❑ The intensity of a heart murmur may be diminished by any process that increases the distance between the intracardiac source and the stethoscope on the chest wall, such as obesity, obstructive lung disease, and a large pericardial effusion. The intensity of a murmur also may be misleadingly soft when COP is reduced significantly or when the pressure gradient between the involved cardiac structures is low.

Location and Radiation

❑ Recognition of the location and radiation of the murmur helps facilitate its accurate identification.
❑ Adventitious sounds, such as a systolic click or diastolic snap, or abnormalities of S1 or S2 may provide additional clues.

Interventions Used to Alter the Intensity of Cardiac Murmurs’’’

Right-sided murmurs generally increase with inspiration. Left-sided murmurs usually are louder during expiration.
Valsalva maneuver:
Most murmurs decrease in length and intensity. Two exceptions are the systolic murmur of HCM, which usually becomes much louder, and that of MVP, which becomes longer and often louder.
Murmurs caused by blood flow across normal or obstructed valves (e.g., PS and MS) become louder with both isotonic and isometric (handgrip) exercise. Murmurs of MR, VSD, and AR also increase with handgrip exercise.
❑ Positional changes:
With standing, most murmurs diminish, 2 exceptions being the murmur of HCM, which becomes louder, and that of MVP, which lengthens.
With brisk squatting, most murmurs become louder, but those of HCM and MVP usually soften and may disappear.
Passive leg raising usually produces the same results as brisk squatting.
❑ Pharmacological interventions:
During the initial relative hypotension after amyl nitrite inhalation, murmurs of MR, VSD, and AR decrease, whereas murmurs of AS increase. During the later tachycardia phase, murmurs of MS and right-sided lesions also increase. This intervention may thus distinguish the Austin Flint murmur from that of MS. The response in MVP often is biphasic.
Early Systolic Murmur

Acute, severe MR

❑ Early, decrescendo systolic murmur best heard at or just medial to the apical impulse.
❑ It could be due to papillary muscle rupture complicating acute myocardial infarction, rupture of chordae tendineae in the setting of myxomatous mitral valve disease,infective endocarditis and blunt chest wall trauma.
TTE is indicated in all cases of suspected acute, severe MR to define its mechanism and severity, delineate left ventricular size and systolic function, and provide an assessment of suitability for primary valve repair.

A congenital, small muscular VSD

❑ The defect closes progressively during septal contraction, and thus, the murmur is confined to early systole.
❑ It is localized to the left sternal border and is usually of grade 4 or 5 intensity.
❑ Signs of pulmonary hypertension or left ventricular volume overload are absent.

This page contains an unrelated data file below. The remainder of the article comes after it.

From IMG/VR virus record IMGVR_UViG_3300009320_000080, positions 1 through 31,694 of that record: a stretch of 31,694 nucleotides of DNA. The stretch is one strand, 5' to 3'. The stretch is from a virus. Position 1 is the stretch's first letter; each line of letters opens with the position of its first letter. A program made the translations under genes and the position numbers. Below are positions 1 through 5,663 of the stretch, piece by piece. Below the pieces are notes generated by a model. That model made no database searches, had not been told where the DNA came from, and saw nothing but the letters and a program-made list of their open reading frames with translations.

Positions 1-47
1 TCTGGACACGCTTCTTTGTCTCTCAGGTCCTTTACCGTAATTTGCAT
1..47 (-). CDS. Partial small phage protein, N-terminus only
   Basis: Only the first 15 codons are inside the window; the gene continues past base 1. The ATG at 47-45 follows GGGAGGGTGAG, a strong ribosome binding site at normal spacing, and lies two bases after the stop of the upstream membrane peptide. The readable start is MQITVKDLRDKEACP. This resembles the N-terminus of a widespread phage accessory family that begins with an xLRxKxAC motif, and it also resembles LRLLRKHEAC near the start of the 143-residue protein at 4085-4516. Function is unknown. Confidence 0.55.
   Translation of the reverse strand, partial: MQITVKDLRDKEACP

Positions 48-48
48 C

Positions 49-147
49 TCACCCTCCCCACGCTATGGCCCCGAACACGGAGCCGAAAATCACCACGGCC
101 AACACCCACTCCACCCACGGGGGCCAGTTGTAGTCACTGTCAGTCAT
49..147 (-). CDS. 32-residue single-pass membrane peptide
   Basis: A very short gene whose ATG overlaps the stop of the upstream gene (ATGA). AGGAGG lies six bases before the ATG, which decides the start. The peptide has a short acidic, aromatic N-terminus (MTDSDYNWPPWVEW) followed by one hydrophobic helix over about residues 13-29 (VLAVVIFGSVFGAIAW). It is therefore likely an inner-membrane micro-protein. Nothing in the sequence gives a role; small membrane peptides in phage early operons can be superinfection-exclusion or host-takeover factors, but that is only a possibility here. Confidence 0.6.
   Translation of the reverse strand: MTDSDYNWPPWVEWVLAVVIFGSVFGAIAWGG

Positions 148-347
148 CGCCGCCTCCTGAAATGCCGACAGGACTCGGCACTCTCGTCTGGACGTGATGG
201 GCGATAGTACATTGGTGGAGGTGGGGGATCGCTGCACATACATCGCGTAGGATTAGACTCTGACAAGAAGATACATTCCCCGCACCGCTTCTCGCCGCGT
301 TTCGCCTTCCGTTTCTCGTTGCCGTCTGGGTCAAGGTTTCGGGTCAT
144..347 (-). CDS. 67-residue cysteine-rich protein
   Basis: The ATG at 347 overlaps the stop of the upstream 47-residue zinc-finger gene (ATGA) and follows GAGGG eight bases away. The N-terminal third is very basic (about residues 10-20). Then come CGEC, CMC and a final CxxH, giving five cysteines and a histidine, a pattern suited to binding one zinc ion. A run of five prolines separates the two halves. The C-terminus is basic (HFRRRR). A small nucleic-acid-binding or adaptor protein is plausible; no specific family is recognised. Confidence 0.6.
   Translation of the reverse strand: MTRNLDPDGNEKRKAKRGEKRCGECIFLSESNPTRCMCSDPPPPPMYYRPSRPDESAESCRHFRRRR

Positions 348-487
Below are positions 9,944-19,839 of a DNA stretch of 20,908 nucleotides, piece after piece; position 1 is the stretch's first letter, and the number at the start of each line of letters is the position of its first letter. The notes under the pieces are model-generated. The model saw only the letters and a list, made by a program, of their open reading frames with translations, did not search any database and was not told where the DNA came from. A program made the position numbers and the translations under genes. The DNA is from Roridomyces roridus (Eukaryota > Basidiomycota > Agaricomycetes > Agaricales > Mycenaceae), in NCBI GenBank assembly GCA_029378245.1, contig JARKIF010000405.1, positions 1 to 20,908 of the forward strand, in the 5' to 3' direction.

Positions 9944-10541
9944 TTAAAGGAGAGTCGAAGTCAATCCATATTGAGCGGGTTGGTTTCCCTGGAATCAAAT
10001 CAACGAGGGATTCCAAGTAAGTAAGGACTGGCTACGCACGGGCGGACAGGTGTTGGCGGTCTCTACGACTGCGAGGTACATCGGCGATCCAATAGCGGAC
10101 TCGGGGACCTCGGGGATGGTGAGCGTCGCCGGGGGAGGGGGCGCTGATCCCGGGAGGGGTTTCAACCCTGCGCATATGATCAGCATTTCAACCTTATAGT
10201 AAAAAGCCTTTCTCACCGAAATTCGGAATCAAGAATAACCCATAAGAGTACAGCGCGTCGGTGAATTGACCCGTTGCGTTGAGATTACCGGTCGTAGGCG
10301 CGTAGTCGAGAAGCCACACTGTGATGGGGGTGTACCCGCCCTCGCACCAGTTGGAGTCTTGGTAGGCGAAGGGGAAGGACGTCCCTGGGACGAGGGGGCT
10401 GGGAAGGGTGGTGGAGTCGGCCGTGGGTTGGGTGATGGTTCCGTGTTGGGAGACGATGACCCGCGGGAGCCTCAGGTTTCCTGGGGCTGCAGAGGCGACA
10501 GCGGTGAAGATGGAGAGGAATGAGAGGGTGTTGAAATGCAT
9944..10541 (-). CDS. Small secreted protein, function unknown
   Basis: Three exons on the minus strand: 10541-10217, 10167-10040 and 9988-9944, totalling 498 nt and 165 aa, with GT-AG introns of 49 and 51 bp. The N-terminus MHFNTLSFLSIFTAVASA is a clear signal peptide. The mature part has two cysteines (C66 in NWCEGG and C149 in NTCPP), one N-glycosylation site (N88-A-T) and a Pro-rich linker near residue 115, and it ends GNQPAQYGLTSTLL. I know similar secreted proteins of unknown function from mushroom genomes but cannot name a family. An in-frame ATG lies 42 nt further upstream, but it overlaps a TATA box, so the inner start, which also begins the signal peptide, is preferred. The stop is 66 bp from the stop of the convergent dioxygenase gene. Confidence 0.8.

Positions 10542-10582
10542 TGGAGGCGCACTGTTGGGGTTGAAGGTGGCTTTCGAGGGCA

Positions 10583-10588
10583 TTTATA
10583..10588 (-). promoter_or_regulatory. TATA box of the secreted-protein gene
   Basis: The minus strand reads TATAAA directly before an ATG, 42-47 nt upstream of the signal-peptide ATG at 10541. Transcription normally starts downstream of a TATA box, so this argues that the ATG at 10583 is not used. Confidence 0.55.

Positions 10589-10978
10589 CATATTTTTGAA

Large and uncorrected VSD associated with pulmonary hypertension.

❑ The murmur best heard along the left sternal border but is softer and signs of pulmonary hypertension (right ventricular lift, loud and single S2) may predominate.
❑ Suspicion of a VSD is an indication for TTE.

Tricuspid regurgitation with normal pulmonary artery pressures (due to infective endocarditis).

❑ The murmur is soft (grade 1 or 2), is best heard at the lower left sternal border, and may increase in intensity with inspiration (Carvallo’s sign).
❑ Regurgitant “c-v” waves may be visible in the JVP.
TR in this setting is not associated with signs of right heart failure.
Holosystolic murmur

Chronic mitral regurgitation
❑ The holosystolic murmur of chronic MR is best heard at the left ventricular apex and radiates to the axilla; it is usually high-pitched and plateau in configuration.
❑ In contrast to acute MR, left atrial compliance is normal or even increased in chronic MR.
Chronic severe MR results in enlargement and leftward displacement of the left ventricular apex beat.

Chronic tricuspid regurgitation

❑ The murmur is softer than that of MR.
❑ Loudest at the left lower sternal border, and usually increases in intensity with inspiration (Carvallo’s sign).
❑ Associated signs include c-v waves in the JVP, an enlarged and pulsatile liver, ascites, and peripheral edema.


❑ The murmur of a VSD is loudest at the mid- to lower left sternal border and radiates widely. A thrill is present at the site of maximal intensity. There is no change in the intensity of the murmur with inspiration. The intensity of the murmur varies as a function of the anatomic size of the defect.
Midsystolic Murmur

Aortic stenosis the most common cause of a mid-systolic murmur in an adult.

❑ The murmur loudest to the right of the sternum in the second intercostal space (aortic area) and radiates into the carotids.